Kingston Police have confirmed that seven people have died as the result of the plane crash in Kingston’s west end.
The incident occurred shortly before 5 p.m. on Wednesday, Nov. 27, 2019 at a field between Highway 401 and Creekford Road. The Transportation Safety Board (TSB) of Canada took over the investigation later that night, and has been on scene investigating all day on Thursday, Nov. 28, 2019, in cooperation with Kingston Police.
According to the TSB, the Piper PA-32 registered in the United States was flying from the Toronto/Buttonville Municipal Airport in Markham to the Norman Rogers Airport in Kingston.
As of 4 p.m. on Thursday, Nov. 28, 2019, the TSB has provided the following progress report with regard to their investigation:
An investigation team was deployed to the accident site. Investigators will be:
- collecting data;
- examining, taking photographs, and surveying the accident site and wreckage;
- surveying the cockpit and obtaining technical, operational and maintenance documents;
- recovering electronic instruments and devices that contain non-volatile memory;
- examining the aircraft engine;
- conducting a partial examination of the cabin and seating arrangements;
- conducting interviews with first responders, airport employees, and any other witnesses in addition to obtaining copies of statements.
The aircraft was found by a Royal Canadian Air Force CH-146 Griffon helicopter crew from 424 Transport and Rescue Squadron based at 8 Wing Trenton. The Search and Rescue helicopter used data provided by the on-board 406-MHz emergency locator transmitter (ELT) to find the aircraft.
The TSB said the following are the next steps in the coming days and weeks in their investigation:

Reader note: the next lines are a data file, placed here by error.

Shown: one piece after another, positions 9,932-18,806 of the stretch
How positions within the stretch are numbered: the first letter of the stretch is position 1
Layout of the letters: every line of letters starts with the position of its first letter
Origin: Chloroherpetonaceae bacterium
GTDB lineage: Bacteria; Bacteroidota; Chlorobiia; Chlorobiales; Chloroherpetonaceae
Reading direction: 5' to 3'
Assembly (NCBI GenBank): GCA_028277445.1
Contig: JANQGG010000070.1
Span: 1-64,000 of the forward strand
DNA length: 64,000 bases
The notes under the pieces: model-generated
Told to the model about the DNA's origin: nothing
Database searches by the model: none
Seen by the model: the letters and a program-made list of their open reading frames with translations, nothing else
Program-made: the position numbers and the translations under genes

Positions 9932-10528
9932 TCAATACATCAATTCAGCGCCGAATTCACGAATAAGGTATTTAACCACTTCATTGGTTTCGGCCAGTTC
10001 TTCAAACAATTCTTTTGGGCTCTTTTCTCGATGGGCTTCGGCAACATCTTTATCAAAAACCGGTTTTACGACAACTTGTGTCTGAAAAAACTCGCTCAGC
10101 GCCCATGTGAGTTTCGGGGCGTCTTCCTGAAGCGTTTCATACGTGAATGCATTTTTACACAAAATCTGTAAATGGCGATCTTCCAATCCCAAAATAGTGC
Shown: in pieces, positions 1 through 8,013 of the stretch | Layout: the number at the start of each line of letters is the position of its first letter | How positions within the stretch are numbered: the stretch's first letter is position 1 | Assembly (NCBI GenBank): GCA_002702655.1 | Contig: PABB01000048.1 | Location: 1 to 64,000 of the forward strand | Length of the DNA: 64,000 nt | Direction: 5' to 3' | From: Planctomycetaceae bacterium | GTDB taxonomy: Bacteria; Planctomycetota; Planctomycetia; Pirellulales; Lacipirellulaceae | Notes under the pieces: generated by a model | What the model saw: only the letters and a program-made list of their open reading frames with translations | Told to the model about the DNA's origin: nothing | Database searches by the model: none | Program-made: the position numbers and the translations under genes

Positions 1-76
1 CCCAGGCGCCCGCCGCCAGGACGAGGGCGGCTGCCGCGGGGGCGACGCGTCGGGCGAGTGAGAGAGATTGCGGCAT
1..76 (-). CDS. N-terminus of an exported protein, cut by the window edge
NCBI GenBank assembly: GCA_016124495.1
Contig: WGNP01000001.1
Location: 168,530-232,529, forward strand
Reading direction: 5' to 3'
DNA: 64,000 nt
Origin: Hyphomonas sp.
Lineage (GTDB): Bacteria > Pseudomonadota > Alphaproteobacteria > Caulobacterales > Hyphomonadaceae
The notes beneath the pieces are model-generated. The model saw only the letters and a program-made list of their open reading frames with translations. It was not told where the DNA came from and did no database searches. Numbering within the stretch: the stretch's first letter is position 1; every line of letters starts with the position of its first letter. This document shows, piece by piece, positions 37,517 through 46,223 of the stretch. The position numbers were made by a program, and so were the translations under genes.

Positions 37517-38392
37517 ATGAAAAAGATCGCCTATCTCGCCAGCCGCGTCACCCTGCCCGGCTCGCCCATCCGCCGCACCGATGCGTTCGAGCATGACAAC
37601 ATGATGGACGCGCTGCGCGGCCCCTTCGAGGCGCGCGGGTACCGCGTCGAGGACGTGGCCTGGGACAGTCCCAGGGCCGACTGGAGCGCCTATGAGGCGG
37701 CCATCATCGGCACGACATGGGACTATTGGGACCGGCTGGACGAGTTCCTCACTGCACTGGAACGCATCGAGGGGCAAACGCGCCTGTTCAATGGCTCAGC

- examine data from electronic devices that may be found in the aircraft to help determine the sequence of events prior to the accident;
- gather and analyze weather information to understand to what extent weather was a factor;
- examine aircraft maintenance records, pilot training, qualifications and proficiency records;
- conduct follow-up interviews;
- review operational policies, procedures and regulatory requirements;
- Examine previous occurrences involving this type of aircraft and subsequent safety action taken in Canada, the United States and other jurisdictions.
“Investigations are complex and we take the time needed to complete a thorough investigation. However, should the investigation team uncover safety deficiencies that present an immediate risk, the Board will communicate them without delay,” TSB said in the investigation update just before 4 p.m. on Thursday, Nov. 28, 2019.
According to undisclosed sources on the scene, the seven deceased passengers included at least two children.
Kingstonist will continue to monitor this incident and provide updates as more information becomes available.
For our earlier coverage of the crash and the initial emergency response, click here.